Eskioglu: We believe our decision to cohort Covid-19 cases in just four of our hospitals will help along with visitor restrictions and other PPE requirements to enhance safety measures. We launched a campaign just last year specifically focused on patient safety. However, yes, this is a real concern, and we're being really intentional about safety measures to minimize the threat of Covid-19 transmission.
We're using hydrogen peroxide misters and UV lighting to clean our spaces. We're taking temperature readings of everyone who walks through our doors. We've put universal masking policies in place to ensure every team member and patient is masked and are practicing social distancing in all ambulatory clinics. And this is just the beginning. How we keep patients safe is going to continue to improve. For example, we're now working toward touchless patient interactions whenever possible, such as virtual care.
We are running a tight ship with a sharp eye on safety and quality. This includes safety of not only patients but also all our team members. But it's not just about the number of safety measures your system puts in place. Ultimately your patients need to feel safe, and that's a much tougher line to define. There are some people who are inherently less fearful and others who are very fearful. And making this second group feel safe will require ongoing community education and time, along with a spotless track record.
Question: You just mentioned touchless care. Are there other big, and hopefully positive, changes in health care delivery you think this pandemic will cause or speed up?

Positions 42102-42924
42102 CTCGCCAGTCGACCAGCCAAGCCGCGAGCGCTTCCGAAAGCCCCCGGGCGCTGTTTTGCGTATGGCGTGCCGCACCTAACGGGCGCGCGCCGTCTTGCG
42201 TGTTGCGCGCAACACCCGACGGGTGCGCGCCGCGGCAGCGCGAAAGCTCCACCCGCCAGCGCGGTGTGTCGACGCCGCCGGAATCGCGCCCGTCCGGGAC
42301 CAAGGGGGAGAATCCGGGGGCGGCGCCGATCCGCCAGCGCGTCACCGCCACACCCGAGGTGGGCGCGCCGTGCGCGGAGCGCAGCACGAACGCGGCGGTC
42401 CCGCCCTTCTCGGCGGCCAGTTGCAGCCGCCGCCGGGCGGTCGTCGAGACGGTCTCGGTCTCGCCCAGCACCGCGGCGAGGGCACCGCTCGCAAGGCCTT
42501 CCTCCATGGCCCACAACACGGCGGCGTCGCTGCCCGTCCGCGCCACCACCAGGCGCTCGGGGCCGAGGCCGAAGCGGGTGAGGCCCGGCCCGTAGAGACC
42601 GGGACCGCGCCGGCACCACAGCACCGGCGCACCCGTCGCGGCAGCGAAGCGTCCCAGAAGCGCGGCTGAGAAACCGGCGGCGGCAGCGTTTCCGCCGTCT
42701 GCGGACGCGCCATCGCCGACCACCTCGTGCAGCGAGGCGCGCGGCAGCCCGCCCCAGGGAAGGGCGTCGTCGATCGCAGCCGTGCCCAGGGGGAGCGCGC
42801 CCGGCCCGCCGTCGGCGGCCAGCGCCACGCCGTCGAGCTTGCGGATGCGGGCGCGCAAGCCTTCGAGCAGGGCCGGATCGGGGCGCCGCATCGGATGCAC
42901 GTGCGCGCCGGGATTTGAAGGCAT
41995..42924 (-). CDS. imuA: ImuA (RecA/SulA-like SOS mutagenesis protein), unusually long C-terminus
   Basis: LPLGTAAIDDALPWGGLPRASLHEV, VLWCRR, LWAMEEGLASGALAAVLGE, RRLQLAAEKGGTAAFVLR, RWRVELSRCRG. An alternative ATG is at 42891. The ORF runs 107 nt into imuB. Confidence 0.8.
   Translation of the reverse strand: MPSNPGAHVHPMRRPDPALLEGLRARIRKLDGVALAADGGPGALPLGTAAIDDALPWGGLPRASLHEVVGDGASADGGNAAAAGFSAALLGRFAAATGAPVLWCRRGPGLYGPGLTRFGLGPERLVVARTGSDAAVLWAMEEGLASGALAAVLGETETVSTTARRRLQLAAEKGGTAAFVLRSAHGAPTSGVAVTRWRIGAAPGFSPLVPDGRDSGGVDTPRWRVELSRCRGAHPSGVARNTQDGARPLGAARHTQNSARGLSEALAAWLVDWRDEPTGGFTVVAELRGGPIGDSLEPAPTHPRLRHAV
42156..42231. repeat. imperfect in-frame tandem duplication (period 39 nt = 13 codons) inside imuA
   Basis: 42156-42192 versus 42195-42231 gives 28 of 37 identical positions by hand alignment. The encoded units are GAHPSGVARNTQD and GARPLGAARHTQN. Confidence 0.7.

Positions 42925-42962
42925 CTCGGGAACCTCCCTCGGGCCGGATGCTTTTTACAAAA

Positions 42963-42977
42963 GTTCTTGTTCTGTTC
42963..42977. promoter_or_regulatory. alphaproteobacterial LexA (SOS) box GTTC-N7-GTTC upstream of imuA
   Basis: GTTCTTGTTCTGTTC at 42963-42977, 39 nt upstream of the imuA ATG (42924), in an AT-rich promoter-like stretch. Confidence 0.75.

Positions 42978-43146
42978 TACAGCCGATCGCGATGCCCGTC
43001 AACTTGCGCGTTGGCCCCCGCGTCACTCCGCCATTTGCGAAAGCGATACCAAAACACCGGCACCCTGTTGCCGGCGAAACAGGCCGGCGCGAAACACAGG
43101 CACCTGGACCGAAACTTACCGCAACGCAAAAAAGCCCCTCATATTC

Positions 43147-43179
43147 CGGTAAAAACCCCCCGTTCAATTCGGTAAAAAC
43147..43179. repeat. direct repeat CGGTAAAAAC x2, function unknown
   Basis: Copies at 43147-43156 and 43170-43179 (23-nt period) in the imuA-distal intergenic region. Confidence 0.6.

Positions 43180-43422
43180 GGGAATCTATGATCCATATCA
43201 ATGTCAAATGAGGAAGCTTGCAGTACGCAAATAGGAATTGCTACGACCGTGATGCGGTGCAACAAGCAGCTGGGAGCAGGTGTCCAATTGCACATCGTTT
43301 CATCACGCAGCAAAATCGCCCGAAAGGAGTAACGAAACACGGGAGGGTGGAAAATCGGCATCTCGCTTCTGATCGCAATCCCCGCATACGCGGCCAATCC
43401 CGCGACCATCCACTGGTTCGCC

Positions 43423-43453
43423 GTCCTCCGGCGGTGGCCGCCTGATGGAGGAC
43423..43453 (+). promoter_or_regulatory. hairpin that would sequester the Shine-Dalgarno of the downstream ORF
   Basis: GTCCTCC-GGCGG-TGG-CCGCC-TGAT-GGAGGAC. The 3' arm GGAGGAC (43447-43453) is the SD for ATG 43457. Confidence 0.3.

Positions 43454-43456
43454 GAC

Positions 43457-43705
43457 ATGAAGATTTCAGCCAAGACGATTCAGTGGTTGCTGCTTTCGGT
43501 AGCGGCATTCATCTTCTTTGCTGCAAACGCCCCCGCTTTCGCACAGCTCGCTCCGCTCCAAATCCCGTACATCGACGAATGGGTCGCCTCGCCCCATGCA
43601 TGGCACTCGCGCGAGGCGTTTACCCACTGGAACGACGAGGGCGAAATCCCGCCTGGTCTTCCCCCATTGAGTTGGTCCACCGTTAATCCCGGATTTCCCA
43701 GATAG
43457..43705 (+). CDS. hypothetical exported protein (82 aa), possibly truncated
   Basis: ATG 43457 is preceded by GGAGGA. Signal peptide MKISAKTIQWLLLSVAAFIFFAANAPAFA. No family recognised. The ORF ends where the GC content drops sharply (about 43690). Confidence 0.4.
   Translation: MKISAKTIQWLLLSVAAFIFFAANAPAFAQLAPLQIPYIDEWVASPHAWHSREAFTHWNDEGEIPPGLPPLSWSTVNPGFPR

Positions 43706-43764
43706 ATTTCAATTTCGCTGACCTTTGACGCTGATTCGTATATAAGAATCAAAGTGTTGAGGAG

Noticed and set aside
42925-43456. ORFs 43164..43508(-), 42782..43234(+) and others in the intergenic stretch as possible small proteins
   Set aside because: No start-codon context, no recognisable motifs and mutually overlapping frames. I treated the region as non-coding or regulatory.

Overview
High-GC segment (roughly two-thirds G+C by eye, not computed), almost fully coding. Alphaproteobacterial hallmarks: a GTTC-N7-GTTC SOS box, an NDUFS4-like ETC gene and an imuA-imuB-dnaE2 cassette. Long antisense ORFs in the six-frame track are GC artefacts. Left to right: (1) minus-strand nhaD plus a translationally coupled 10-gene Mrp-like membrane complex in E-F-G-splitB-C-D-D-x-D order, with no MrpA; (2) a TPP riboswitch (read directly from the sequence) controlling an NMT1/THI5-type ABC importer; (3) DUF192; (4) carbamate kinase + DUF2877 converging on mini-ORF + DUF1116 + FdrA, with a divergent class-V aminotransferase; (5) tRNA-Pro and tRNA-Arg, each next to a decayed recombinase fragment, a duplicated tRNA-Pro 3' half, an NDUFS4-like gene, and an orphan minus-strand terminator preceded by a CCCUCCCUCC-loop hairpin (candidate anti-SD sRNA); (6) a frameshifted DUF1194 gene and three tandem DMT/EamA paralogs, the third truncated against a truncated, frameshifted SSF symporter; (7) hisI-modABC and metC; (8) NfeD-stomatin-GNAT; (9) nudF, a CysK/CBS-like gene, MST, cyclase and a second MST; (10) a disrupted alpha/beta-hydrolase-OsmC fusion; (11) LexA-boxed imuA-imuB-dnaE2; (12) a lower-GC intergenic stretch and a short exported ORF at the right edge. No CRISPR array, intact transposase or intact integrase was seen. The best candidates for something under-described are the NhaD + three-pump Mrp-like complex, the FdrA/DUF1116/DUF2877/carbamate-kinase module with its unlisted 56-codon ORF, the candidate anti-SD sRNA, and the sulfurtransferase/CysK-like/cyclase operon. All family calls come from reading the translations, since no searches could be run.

Eskioglu: The obvious answer is telehealth. Both physicians and patients are getting used to telehealth. Imagine—why would you want to drive an hour round trip, wait with other sick people in a clinic setting, and risk getting infected? I think a lot of people won't want to do this anymore now that they know another alternative is available. I predict that 20 to 25% of patients will want to continue seeing their provider virtually.
This, in turn, will impact the physical footprint of health systems. The economics of large brick-and-mortar investments in our increasingly virtual world is challenging, and we are constantly evaluating the best approach for our patients' needs. This may lead to downsizing the physical footprints of some of our clinics.
Another possibility is that AI applications for medicine will mature faster. I agree with your point that the economic fallout may force many clinicians to delay retirement and create a bubble of available labor. But this bubble will burst with so many clinicians feeling burned out and wanting a break. In fact, Novant Health recognizes the burnout and has invested heavily in physician resiliency. AI technologies show promise for not only better diagnostics, but also enabling clinicians to practice more efficiently.
Lastly, let me squeeze in my hope that healthcare applications of 3-D printing will mature faster too. Covid-19 spotlighted just how easily the supply chain can be disrupted. Novant Health, along with a number of other health systems, have turned to local 3-D printing for needed supplies. I envision a world in which healthcare systems can design and quickly mass produce the supplies they need without having to scrounge all over the earth for items like face masks. And looking a bit farther out, I hope our maturing 3-D capabilities extend to the production of precision medicines.
So I believe there's a lot to be hopeful about, but we must find a way through the immediate crisis to reach this future.